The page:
CHAMPAIGN — The perfect opportunity was staring the Illinois football team right in the eyes on Saturday against Eastern Michigan at Memorial Stadium.
Beat a Mid-American Conference football team at home to complete a sweep a favorable nonconference schedule and welcome Nebraska to town next week with a 3-0 record and in a primetime game in the Big Ten opener.
However, the Illini couldn't seize the chance.
Penalties set the offense behind and stalled drives. A pair of turnovers ended drives altogether. The offensive line couldn't keep quarterback Brandon Peters out of danger and upright. All of those mistakes and miscues led to nine consecutive possessions that ended with a punt, a turnover, or in one case the end of the first half after head coach Lovie Smith mismanaged the clock.
It all set up a 24-yard, game-winning field goal by Eastern Michigan kicker Chad Ryland as time expired to beat Illinois 34-31. In total, there were nine penalties that cost Illinois 80 yard, six sacks that cost 51 more and two turnovers.
“We gave ourselves opportunities to do some things, but we stomped our foot a little bit after that," Illinois head coach Lovie Smith said. "Turnovers really hurt us. Penalties maybe hurt us even more."
The Illini scored on three of their first four drives in the game, then the offense came up empty for the next nine possessions, tallying 78 combined yards on those drives that kept them scoreless for the next 38 minutes, 56 seconds of game time.
There were back-to-back holding penalties on two drives to put the offense in first-and-long or second-and-long situations, and both of Peters' turnovers (one interception and one fumble) came during that stretch of play. Peters finished 22-of-37 passing for 297 yards, two touchdowns and two turnovers. His TD in the fourth quarter was the game-tying pass to Josh Imatorbhebhe with 1:44 left.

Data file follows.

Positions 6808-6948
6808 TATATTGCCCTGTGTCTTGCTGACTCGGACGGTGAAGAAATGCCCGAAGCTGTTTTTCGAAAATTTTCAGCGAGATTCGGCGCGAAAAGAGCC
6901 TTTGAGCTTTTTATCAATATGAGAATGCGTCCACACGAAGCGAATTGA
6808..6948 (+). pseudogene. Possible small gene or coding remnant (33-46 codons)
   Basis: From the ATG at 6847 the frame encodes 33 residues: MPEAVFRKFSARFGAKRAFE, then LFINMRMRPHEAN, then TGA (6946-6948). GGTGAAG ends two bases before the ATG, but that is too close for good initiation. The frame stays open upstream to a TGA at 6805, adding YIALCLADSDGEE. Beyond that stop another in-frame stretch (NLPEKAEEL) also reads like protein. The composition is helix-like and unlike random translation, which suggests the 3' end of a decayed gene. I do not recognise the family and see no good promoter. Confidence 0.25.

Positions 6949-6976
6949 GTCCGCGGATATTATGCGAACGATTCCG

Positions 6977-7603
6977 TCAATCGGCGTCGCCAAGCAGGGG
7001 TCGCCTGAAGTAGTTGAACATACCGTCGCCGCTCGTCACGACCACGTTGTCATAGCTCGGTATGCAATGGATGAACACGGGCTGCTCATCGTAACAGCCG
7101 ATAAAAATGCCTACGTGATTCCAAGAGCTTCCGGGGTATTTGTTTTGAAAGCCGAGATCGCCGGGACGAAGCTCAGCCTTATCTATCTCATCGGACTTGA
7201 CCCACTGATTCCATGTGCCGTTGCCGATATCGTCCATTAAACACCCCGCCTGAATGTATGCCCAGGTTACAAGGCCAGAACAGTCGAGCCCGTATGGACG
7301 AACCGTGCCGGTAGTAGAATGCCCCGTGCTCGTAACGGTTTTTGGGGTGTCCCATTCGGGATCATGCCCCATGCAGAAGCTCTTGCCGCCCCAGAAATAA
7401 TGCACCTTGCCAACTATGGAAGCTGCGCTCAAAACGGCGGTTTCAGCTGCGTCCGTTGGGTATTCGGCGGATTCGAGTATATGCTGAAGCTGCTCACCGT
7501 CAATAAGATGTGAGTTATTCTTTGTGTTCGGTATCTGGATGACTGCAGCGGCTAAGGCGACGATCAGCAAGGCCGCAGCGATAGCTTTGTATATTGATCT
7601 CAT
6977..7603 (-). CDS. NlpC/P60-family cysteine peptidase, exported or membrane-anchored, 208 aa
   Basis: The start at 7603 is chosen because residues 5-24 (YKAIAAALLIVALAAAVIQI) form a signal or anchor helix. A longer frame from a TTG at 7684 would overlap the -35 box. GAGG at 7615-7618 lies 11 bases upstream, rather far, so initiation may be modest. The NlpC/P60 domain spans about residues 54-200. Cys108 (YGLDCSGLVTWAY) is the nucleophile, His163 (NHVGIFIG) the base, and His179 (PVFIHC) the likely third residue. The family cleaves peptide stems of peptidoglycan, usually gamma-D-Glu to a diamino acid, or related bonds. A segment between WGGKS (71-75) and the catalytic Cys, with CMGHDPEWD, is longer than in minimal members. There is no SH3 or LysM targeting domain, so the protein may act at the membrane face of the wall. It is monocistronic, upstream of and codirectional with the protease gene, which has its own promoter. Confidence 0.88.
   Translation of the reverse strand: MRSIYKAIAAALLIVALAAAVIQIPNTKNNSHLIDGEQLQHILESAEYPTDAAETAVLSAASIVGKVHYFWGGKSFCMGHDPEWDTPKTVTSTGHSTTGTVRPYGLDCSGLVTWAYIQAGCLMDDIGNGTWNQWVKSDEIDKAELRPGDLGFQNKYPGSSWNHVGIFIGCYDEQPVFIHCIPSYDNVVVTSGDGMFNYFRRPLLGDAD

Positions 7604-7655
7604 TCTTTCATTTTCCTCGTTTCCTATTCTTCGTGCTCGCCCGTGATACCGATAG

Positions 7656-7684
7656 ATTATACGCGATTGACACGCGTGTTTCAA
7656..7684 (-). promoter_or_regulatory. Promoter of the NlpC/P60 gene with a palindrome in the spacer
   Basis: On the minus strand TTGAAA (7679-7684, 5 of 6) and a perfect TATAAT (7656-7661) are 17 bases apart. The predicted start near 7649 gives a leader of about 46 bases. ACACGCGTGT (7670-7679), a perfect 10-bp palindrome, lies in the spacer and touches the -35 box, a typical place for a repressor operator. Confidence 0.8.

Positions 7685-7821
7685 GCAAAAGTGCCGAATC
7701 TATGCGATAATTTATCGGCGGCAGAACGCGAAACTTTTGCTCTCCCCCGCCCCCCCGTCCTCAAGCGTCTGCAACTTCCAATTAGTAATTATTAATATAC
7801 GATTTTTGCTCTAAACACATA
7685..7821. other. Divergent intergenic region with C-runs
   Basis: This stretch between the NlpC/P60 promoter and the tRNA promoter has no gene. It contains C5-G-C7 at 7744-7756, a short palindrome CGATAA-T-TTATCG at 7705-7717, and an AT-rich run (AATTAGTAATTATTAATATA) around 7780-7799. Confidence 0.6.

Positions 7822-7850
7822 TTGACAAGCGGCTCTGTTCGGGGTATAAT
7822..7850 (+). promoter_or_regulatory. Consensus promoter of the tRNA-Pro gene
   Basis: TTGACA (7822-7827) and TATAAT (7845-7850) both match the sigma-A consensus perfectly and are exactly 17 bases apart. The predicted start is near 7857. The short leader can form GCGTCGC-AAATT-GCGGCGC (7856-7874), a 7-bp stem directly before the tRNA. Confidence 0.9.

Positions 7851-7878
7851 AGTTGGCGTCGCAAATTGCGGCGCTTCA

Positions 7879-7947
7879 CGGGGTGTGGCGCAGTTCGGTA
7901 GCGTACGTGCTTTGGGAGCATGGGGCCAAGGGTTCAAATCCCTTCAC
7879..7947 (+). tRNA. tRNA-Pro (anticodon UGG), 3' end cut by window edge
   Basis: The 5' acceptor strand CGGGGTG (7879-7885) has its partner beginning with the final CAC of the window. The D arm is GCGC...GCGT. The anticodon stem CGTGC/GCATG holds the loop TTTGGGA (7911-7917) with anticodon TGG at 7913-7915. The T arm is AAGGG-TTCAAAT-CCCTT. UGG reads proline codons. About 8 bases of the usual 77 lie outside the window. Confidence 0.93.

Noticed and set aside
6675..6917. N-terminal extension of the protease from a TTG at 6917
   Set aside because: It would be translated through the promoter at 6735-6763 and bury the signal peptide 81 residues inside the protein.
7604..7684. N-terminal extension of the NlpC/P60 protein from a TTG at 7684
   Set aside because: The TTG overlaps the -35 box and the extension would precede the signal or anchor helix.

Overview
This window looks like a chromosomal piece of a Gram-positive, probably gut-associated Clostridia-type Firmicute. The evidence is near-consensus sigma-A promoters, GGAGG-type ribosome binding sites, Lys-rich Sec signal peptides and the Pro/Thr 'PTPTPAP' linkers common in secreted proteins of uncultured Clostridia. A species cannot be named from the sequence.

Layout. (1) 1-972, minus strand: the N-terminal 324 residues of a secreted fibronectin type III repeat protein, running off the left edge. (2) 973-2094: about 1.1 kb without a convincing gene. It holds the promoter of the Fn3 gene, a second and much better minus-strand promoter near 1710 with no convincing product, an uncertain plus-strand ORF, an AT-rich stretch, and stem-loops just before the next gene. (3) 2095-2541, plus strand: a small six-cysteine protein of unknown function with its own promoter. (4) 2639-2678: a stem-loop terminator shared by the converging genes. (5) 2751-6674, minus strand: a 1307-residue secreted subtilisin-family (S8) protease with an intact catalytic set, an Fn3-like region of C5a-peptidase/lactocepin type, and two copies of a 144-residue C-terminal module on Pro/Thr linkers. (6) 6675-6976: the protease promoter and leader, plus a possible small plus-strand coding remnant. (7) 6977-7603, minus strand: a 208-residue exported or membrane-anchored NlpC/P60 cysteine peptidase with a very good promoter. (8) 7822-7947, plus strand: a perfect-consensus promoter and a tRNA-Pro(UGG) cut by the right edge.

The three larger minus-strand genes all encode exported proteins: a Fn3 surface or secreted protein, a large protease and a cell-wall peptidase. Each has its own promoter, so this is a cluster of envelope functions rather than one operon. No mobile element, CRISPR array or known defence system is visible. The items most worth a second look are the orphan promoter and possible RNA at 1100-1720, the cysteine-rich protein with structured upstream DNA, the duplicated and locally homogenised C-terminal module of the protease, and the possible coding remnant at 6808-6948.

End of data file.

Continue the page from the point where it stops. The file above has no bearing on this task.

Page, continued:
“Penalties and turnovers killed us," Peters said. "We played behind the chains all day. When you get into third and long it’s not easy to execute. We just got stagnant."
Peters was sacked six times and was hurried once. The Eastern Michigan (2-1) defense took advantage of an Illinois offensive line that's the most experienced group on the team in terms of games played, and got in Peters' space. Eastern Michigan coach Chris Creighton knew his team would have to defend the whole field, particularly with Illinois running back Reggie Corbin (18 carries for 145 yards and a touchdown) returning from a hip pointer injury. Pressure up front was key, and he got it.
“We just didn’t give him time to work back there," offensive lineman Alex Palczewski said. "We need to get better at that, see what we did wrong (Sunday) and improve it."
Even after Peters led a game-tying drive in the fourth quarter, that included a fourth-down completion from the Illinois seven-yard line, the defense couldn't stop Eastern Michigan one last time. The Eagles were held to just 52 yards and no points in the third quarter, and the Illinois defense left the door open for the offense, begging it to break through and take control of the game. They never did.
“We just beat ourselves, man," Corbin said. "We moved the ball every time, every single time down the field. Then we were just making mistakes and it would bring it back. Sometimes we dropped the ball or made the wrong read or let a guy trough or even I did things that weren’t perfect. It’s a team effort, man. We’ve just all got to get right."
In the fourth, Eastern Michigan tallied 157 of its 480 total yards and marched 68 yards in eight plays to set up the game-winner. The Illini defense was without safeties Tony Adams and Stanley Green and defensive lineman Lere Oladipo, Jamal Woods and Kenyon Jackson. None of the three were dressed, and Smith said Oladipo was suspended for a violation of team rules.
Still, Eastern Michigan picked up too many yards, behind 316 passing yards and three touchdowns from quarterback Mike Glass III and 188 rushing yards as a team.
“The whole unit, whether it was the rush up front or the back end coverage, we’ve got to dial in," linebacker Dele Harding, who had 17 tackles said. "That’s it. Adversity has always been a thing of ours, we’ve just got to learn how to like it and adapt to it and make plays when our name is called."
Illinois missed an opportunity, but there's no time to dwell with Nebraska coming to town.
“Just keep working," Peters said. "Come everyday in practice, keep our heads up. It’s embarrassing to lose like this, but we’ve got to keep pushing. But there’s a lot of football to play."